For those who have not yet discovered the genius, creativity, and hours of fun to be had on the Pottermore site, you're too late. It's over. In place of a rich, atmospheric virtual adventure, is a slick but dull marketing vehicle, that has been compared by many to Buzzfeed. I would agree, except that I find Buzzfeed more entertaining.
Before this ghastly change, Pottermore was an experience to immerse yourself in. You got to be a student at Hogwarts, sorted into a house, given an account at Gringotts, and able to shop on Diagon Alley for school books and supplies. Users combed through "moments," multi-layered images with hidden potion ingredients, Bertie Botts beans, chocolate frog cards, and loose galleons to plump up their bank accounts. You had to work for things, including Rowling's new writings, access to which was hidden in the moments and sometimes required casting spells and working out puzzles to find. Like a student in a challenging school for wizards, you needed to use your wits and pool your talents. The new site is better suited to the dilettante who's never even read the books.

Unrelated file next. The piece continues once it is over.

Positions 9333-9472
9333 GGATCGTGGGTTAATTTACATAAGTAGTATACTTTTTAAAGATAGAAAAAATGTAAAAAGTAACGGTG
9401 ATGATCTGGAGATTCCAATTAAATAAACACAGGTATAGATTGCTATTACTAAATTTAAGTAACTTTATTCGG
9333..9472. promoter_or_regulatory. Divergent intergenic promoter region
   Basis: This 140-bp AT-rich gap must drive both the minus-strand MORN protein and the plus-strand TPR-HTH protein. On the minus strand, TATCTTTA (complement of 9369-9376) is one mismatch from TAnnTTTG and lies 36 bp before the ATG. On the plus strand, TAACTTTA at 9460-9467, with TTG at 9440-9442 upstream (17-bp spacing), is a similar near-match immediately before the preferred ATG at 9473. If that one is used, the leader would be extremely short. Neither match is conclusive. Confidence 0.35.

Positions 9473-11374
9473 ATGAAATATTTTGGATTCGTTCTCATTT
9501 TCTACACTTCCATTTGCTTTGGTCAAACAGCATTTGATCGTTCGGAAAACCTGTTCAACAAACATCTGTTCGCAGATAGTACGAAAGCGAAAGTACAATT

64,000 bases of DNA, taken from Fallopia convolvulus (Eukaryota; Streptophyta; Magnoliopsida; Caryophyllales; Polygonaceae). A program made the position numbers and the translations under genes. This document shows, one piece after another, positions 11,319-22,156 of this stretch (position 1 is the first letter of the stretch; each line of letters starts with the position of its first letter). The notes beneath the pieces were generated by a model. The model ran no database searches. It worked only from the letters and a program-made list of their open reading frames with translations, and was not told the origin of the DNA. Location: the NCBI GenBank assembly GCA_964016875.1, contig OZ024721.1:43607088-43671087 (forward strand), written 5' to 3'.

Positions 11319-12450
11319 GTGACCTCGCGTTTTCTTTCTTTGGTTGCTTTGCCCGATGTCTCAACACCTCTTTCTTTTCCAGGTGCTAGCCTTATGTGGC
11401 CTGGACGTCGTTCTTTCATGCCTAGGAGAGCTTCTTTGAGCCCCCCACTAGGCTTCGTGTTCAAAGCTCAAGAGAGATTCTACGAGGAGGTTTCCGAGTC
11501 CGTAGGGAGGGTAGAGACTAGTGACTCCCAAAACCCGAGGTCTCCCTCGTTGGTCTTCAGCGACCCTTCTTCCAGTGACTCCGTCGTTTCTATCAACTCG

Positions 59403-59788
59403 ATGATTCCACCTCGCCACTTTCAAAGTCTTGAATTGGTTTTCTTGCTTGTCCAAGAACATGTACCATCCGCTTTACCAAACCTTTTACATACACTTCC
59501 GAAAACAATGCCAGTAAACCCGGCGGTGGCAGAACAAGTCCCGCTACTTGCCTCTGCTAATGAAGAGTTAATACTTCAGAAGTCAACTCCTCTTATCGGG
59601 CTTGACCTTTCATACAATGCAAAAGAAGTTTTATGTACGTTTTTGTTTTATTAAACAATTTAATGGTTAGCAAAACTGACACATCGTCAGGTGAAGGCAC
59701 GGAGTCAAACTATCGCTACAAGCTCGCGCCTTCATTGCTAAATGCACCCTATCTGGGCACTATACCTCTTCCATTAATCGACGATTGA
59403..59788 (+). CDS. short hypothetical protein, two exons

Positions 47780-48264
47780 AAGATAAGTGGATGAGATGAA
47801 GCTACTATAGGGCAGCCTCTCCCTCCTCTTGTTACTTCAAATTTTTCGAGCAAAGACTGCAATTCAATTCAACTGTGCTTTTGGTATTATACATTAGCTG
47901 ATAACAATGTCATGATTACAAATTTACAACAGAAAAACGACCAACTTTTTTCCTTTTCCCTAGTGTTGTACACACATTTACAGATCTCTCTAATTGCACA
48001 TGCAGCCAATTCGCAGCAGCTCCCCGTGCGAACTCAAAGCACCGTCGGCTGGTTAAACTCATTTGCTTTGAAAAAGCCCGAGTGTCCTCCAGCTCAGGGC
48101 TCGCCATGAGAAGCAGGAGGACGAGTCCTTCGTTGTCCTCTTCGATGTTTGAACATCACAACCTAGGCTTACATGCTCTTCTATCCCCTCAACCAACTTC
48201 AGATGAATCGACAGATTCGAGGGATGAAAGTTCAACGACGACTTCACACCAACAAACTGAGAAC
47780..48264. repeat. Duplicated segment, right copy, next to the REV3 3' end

Pottermore did telegraph the coming changes, but not how drastic they would be. They did not make it clear that accounts would be flushed entirely with all the supplies collected, articles bookmarked, and potions made over years. They simply took everyone's hard work and devotion and threw it away. Their flippant answer to where it's all gone: "website heaven."
There were little indicators over time that the powers that be were losing interest in keeping up the site. The number of moments grew smaller as the books in question grew longer. They did away with comments. But, the first major sign of trouble came when they announced that the upcoming house cup would be the last and that Pottermore would be changing. I followed the unfolding discussion on their Facebook page.
The announcement did not go over well.
A short time later we learned that we would all be graduating from Hogwarts... whether we wanted to or not.
On September 22, they unveiled the new Pottermore.
Immediate responses were largely negative.
Many children, and not a few adults, were in tears.
Media coverage of the change downplayed the negative reaction, if they acknowledged it at all. The press seems to be buying Pottermore's spin, that there's a mix of positive and negative reaction. In truth, the response from Pottermore users was overwhelmingly one of shock, anger, and despair. And, Pottermore's administration just comes across looking like they're in deep denial, horribly cynical about their users, or both.
Page administrators seemed all too ready to push these early reactions down the page with links to articles on the new site. But, the uproar didn't drop neatly below the fold to be forgotten. The shoddy articles with vestigial art from the beloved site – no longer multi-layered or interactive – was salt in the wound for a grieving fanbase.